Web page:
in each judicial district (except in Maine and Kentucky, where the district courts exercised much of the jurisdiction of the circuit courts). The circuit courts, which comprised a district judge and (initially) two Supreme Court justices "riding circuit," had original jurisdiction over serious crimes and civil cases of at least $500 involving diversity jurisdiction
Diversity jurisdiction
In the law of the United States, diversity jurisdiction is a form of subject-matter jurisdiction in civil procedure in which a United States district court has the power to hear a civil case where the persons that are parties are "diverse" in citizenship, which generally indicates that they are...

 or the United States as plaintiff. The circuit courts also had appellate jurisdiction over the district courts. The single-judge district courts had jurisdiction primarily over admiralty
Admiralty
The Admiralty was formerly the authority in the Kingdom of England, and later in the United Kingdom, responsible for the command of the Royal Navy...

 cases, petty crimes, and suits by the United States for at least $100. Notably, the federal trial courts had not yet received original federal question jurisdiction
Federal question jurisdiction
Federal question jurisdiction is a term used in the United States law of civil procedure to refer to the situation in which a United States federal court has subject-matter jurisdiction to hear a civil case because the plaintiff has alleged a violation of the Constitution or law of the...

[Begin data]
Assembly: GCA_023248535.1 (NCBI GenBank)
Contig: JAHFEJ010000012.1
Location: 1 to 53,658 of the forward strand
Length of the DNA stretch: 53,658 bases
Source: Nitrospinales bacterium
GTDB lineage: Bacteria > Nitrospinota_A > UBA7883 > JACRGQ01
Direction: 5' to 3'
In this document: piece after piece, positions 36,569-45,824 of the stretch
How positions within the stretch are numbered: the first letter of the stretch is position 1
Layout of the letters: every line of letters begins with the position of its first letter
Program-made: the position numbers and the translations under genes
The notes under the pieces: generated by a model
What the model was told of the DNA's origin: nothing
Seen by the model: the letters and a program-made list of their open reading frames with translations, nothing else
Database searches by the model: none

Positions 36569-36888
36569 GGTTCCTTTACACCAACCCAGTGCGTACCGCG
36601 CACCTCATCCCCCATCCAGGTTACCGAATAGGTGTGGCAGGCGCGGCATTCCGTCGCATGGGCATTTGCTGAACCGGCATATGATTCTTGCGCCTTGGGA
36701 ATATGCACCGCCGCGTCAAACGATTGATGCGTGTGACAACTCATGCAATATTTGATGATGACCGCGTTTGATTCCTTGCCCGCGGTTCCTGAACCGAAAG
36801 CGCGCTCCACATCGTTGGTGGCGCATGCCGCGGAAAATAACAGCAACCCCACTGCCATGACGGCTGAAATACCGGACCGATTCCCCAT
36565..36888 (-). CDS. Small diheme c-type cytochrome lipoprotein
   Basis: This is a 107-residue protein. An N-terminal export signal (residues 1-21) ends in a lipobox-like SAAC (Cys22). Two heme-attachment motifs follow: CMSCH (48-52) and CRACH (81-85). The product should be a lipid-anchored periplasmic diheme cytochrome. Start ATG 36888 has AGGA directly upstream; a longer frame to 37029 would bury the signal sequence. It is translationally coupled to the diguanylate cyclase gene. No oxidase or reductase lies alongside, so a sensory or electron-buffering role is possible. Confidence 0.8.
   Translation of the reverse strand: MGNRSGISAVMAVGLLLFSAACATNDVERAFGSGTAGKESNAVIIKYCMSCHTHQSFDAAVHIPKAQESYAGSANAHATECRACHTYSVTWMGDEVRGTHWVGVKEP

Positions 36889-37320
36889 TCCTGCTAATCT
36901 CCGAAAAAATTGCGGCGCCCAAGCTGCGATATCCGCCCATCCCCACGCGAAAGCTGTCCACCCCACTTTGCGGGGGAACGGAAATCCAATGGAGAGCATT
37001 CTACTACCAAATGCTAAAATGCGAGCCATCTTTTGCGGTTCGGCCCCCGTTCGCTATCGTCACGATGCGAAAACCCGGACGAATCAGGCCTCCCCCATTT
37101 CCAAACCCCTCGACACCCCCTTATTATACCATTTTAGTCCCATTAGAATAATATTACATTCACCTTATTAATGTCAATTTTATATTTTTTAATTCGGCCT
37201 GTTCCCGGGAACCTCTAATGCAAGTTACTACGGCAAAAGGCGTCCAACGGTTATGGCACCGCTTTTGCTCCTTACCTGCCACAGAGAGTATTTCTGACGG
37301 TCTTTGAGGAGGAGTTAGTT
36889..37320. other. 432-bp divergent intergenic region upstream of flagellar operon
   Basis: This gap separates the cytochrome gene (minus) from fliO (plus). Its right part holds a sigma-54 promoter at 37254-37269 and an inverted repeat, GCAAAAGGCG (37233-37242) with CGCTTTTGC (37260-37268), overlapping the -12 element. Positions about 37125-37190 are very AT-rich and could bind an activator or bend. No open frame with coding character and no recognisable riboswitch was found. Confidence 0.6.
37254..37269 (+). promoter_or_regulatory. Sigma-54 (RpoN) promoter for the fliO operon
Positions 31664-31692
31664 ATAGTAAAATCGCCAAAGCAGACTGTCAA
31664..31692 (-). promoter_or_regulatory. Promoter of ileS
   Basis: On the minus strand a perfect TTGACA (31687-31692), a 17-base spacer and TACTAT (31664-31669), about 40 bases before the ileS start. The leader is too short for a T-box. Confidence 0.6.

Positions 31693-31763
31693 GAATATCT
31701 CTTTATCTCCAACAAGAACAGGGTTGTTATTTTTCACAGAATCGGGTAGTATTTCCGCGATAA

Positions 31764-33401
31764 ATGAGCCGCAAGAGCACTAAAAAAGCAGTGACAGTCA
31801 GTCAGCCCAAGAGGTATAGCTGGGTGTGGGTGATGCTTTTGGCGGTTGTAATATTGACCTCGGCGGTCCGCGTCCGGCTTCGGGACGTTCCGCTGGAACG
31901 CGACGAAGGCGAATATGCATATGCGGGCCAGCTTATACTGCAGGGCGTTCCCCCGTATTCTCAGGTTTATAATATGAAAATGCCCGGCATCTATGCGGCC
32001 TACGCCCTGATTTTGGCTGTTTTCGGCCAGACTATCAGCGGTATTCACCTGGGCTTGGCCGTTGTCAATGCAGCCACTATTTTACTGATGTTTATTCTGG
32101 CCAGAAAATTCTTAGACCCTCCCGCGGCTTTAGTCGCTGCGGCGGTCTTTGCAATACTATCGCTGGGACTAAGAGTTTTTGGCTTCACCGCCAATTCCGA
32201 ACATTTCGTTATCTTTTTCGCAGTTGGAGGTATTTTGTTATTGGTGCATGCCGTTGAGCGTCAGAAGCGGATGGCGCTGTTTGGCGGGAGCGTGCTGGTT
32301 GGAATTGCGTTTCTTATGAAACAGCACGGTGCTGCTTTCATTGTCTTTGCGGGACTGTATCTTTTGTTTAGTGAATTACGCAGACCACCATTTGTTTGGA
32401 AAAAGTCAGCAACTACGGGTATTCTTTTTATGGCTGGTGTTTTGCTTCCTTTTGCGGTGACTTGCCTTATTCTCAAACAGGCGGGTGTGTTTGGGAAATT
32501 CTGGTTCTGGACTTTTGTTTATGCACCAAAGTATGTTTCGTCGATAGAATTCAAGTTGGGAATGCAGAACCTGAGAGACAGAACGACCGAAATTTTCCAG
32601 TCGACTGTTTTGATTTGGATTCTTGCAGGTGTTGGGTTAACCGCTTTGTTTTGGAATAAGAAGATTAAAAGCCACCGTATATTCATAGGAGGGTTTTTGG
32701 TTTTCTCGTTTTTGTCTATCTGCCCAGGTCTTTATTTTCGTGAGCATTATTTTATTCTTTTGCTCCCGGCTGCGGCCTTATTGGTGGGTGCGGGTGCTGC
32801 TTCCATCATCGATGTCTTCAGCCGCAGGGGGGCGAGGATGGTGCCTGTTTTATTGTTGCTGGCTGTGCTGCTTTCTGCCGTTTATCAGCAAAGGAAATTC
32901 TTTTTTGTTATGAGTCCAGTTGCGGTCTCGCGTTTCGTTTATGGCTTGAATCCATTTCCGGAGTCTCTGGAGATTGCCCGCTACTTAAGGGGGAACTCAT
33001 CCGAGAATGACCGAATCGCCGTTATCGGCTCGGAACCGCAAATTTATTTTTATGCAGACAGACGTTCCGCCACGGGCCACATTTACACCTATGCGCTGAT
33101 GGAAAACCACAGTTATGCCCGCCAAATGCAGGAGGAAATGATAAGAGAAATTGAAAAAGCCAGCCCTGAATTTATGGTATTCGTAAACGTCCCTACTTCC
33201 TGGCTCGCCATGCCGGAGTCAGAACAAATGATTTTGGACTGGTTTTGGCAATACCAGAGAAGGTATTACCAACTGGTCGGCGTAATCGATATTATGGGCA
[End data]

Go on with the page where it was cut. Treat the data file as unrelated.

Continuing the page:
.

Congress authorized all people to either represent themselves or to be represented by another person. The Act did not prohibit paying a representative to appear in court.

Congress authorized persons who were sued by citizens of another state, in the courts of the plaintiff's home state, to remove the lawsuit to the federal circuit court. The power of removal, and the Supreme Court's power to review state court decisions where federal law was at issue, established that the federal judicial power would be superior to that of the states.

The Act created the Office of Attorney General
United States Attorney General
The United States Attorney General is the head of the United States Department of Justice concerned with legal affairs and is the chief law enforcement officer of the United States government. The attorney general is considered to be the chief lawyer of the U.S. government...

, whose primary responsibility was to represent the United States before the Supreme court. The Act also created a United States Attorney
United States Attorney
United States Attorneys represent the United States federal government in United States district court and United States court of appeals. There are 93 U.S. Attorneys stationed throughout the United States, Puerto Rico, the U.S. Virgin Islands, Guam, and the Northern Mariana Islands...

 and a United States Marshal
United States Marshals Service
The United States Marshals Service is a United States federal law enforcement agency within the United States Department of Justice . The office of U.S. Marshal is the oldest federal law enforcement office in the United States; it was created by the Judiciary Act of 1789...